These vehicles are essentially reinvented versions of the Accent and the Versa Note, two subcompact hatchbacks that were axed over the last years due to a shift in consumer trends. Are you looking for a pre-owned vehicle? Ok, but should you go for the Venue or the Kicks?
First, power is not the decisive factor here. With 122 horsepower and 114 ft-lb of torque, the Kicks wins by a hair over the Venue, with 121 horsepower and a 113-ft-lb torque. The latter is the only one with a manual gearbox, if you’re into that kind of thing. Otherwise, it’s a continuously variable transmission (CVT) for both.
The Kicks turns out to be the most fuel efficient, with an average consumption of 7.2 L/100 km compared to 7.5 L/100 km for the Venue (or 7.8 L/100 km for the manual version).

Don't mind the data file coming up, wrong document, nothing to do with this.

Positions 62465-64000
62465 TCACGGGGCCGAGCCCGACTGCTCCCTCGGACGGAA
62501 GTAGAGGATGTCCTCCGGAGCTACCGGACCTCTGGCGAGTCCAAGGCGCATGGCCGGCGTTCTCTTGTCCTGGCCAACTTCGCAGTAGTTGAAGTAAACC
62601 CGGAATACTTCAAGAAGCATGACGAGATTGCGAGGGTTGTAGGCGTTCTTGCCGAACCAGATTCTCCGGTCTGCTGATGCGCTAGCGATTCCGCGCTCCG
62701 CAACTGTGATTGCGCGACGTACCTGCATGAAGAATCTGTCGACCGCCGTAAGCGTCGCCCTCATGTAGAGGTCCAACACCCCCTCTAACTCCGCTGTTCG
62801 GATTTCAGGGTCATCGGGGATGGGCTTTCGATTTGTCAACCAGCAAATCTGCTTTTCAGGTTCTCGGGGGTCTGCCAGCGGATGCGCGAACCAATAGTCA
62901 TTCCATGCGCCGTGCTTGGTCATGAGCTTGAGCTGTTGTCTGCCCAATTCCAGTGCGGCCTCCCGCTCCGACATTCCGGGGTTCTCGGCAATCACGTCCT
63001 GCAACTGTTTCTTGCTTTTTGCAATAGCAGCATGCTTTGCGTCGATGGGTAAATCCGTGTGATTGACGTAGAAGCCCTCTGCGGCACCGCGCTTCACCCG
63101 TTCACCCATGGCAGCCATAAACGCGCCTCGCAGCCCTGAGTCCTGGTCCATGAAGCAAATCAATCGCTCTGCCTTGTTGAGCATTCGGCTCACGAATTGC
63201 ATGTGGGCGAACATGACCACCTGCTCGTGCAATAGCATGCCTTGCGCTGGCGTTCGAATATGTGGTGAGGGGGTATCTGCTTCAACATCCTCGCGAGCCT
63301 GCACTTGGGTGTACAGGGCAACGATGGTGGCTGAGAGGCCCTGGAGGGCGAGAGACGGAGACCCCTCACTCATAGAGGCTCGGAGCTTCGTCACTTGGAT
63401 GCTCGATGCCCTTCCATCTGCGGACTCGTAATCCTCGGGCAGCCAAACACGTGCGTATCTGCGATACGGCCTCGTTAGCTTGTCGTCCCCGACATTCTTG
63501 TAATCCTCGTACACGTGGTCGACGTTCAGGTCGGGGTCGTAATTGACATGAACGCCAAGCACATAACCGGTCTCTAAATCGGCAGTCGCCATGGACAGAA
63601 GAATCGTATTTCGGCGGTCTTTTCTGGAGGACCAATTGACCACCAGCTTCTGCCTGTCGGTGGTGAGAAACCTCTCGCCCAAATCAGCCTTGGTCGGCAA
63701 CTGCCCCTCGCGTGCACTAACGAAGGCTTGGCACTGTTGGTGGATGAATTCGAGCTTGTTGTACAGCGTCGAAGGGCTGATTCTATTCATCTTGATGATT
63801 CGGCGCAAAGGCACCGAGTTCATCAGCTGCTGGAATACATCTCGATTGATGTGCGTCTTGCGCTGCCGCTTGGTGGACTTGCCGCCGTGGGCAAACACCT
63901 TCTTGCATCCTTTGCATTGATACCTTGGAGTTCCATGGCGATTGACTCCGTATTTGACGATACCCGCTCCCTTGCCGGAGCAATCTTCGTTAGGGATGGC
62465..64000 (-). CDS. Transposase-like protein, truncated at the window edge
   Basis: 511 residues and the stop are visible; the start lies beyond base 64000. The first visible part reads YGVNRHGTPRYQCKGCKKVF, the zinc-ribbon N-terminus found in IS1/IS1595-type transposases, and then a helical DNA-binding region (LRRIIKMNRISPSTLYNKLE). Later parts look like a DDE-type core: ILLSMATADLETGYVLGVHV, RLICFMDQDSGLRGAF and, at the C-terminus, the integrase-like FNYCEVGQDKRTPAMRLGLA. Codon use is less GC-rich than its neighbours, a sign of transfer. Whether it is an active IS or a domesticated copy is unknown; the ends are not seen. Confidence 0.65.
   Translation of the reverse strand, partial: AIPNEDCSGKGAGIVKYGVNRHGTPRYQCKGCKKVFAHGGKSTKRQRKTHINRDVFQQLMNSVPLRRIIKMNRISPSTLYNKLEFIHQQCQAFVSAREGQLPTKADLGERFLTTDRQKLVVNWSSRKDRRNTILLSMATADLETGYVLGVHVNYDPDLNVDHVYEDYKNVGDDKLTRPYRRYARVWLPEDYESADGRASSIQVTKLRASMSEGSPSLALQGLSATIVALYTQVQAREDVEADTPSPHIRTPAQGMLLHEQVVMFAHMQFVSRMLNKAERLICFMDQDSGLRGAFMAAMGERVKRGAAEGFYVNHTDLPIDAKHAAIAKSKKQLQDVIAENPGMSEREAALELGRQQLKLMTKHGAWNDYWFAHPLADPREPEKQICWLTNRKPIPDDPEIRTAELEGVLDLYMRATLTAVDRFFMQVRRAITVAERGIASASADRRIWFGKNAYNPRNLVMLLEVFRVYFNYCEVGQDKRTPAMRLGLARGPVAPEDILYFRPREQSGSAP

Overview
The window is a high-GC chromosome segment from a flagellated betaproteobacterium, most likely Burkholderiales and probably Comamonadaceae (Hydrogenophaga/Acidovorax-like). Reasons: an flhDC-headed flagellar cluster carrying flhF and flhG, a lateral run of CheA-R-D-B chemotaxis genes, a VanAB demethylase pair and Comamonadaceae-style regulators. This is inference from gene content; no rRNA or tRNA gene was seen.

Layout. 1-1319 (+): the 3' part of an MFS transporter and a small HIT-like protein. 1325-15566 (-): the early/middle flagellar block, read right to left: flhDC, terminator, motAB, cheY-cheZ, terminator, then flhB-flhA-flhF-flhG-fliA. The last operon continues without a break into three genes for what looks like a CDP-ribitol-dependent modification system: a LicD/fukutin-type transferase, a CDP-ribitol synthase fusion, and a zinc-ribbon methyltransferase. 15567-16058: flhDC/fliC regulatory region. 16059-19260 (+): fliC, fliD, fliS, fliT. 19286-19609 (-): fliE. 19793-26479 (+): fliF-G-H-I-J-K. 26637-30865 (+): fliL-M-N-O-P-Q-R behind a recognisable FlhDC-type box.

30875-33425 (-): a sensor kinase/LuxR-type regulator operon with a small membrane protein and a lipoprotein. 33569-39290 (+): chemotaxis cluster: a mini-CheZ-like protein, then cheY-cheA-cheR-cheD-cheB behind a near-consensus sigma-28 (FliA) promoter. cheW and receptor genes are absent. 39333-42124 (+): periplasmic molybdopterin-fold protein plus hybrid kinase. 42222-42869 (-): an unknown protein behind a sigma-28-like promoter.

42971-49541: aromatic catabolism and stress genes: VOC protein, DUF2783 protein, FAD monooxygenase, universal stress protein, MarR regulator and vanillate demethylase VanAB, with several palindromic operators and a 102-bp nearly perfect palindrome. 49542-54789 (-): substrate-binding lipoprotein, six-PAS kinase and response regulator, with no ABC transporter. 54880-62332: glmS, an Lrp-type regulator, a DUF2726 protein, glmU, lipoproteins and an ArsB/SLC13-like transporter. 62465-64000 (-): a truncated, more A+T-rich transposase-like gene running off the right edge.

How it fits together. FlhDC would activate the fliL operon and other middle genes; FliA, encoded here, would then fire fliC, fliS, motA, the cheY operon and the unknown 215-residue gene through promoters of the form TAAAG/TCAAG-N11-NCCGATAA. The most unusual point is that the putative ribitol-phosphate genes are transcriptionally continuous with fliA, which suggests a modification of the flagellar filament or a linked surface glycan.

They both come only with a front-wheel drive. In addition, their road handling is similar and they both received a rating of four out of five stars in the NHTSA’s collision tests.
But you’ll see the biggest difference when you get inside. The Kicks is a bit longer than the Venue and this has a major impact on cargo space. Its trunk can handle 716 litres while the Venue only has a 528-litre volume. However, the cabin is about the same size: 2 624 litres in the Kicks and 2 602 litres in the Venue, which means that the latter makes up for its small trunk with roomier front seats.
Lastly, you must know that a used Hyundai Venue generally costs less than a same-condition Nissan Kicks. And since the Venue was introduced for model year 2020, there will be a portion of the 5-year/100,000-km warranty left. The Kicks, launched two years earlier, only came with a 3-year/60,000-km warranty. As for the drivetrain, it’s covered in both vehicles for 5 years/100,000 km.
If you like to have options however, the Kicks will make you happier because there are more examples available. In other words, you’re more likely to find one that suits your needs and budget.